By the middle of the second year, Loss and I had developed a truce. I agreed to not fight him anymore, if he would let me have a normal day every once in awhile. That was the beginning of us learning to co-exist.

I just wish he wouldn’t steal the covers all of the time.

I started talking about year 3 as “The Year of Change.” That was the year that I fully realized that I would never be the same and embraced it. I started calling myself “the widow”…I owned it and accepted it as part of who I am. I knew that I would always miss my husband, but I would never want to give up who I had become. Because before this loss, I had no idea what I was capable of. And now…the sky was the limit. If I could dream it…I could do it. And I alone would have to make it happen.

Which as you know…is an exciting and absolutely terrifying thought.

A lot of our conversation turned to the support I’ve had through this online community. How the people I’ve met encourage me every day and let me know that things can get better. How everyone shares stories and opinions and the most intimate parts of their souls with strangers who are constantly inspired by how they are living with their loss. How even though I may meet someone whose pain is new and raw, I always see a glimmer of what could be in that person.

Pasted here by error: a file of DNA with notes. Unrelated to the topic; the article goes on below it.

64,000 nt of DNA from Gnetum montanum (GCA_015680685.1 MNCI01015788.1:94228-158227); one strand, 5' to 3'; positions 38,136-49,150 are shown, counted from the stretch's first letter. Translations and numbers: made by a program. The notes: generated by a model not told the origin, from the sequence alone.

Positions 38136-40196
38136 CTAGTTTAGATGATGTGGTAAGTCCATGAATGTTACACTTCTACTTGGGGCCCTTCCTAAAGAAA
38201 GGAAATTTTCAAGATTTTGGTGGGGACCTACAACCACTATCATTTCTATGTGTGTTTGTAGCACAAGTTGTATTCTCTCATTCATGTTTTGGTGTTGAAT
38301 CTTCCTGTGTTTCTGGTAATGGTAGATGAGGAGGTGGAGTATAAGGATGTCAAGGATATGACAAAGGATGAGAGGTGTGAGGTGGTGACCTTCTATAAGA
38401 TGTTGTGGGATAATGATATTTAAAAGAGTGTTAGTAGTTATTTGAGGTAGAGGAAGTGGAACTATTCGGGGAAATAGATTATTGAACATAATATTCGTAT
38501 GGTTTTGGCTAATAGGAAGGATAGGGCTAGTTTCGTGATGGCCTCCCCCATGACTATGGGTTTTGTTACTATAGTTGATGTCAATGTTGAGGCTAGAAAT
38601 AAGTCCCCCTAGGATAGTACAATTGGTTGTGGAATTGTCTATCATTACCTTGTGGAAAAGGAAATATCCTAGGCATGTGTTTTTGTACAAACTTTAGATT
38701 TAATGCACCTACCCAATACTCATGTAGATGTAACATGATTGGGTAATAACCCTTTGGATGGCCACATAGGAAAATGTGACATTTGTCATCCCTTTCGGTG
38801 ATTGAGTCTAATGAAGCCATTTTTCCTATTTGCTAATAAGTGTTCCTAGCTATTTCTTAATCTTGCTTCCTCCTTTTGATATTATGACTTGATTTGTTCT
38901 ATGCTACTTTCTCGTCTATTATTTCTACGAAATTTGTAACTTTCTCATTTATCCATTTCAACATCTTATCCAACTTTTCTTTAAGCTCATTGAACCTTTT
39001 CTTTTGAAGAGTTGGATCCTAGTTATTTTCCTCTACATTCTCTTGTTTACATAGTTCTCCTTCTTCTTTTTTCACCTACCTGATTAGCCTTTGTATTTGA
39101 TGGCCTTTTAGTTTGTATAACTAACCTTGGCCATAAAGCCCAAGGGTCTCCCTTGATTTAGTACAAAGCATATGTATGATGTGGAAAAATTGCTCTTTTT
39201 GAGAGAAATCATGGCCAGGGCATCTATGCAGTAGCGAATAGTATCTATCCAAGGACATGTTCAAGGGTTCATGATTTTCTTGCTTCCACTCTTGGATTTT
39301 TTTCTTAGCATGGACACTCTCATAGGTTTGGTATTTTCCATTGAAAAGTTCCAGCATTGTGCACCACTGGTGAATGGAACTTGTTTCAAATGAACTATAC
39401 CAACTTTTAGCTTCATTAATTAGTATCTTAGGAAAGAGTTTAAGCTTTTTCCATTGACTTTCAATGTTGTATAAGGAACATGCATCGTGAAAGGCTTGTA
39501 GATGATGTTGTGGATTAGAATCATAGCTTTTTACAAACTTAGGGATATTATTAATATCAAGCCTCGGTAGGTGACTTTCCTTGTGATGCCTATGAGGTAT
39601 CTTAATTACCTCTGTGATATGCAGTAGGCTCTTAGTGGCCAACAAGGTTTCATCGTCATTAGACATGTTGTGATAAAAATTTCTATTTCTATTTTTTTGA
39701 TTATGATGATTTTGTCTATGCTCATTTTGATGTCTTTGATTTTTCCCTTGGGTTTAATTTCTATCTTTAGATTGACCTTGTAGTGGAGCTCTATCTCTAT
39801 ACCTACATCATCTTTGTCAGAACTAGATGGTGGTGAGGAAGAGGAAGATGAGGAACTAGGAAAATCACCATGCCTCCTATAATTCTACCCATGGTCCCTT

And how getting to know everyone…it’s like Christmas morning to me every day.

The most interesting thing about spending time with this friend is that she’s not someone I see or talk to every day. She moved about a year before my husband passed away. We lost touch and grew apart, as friends do, and the next time I saw her was at his funeral.

So, looking at myself through her eyes really gave me a different perspective. Since I hadn’t seen her in three years…it was kind of like seeing a 7 year old you hadn’t seen for that long. Think of how much they grow. You might not even recognize them.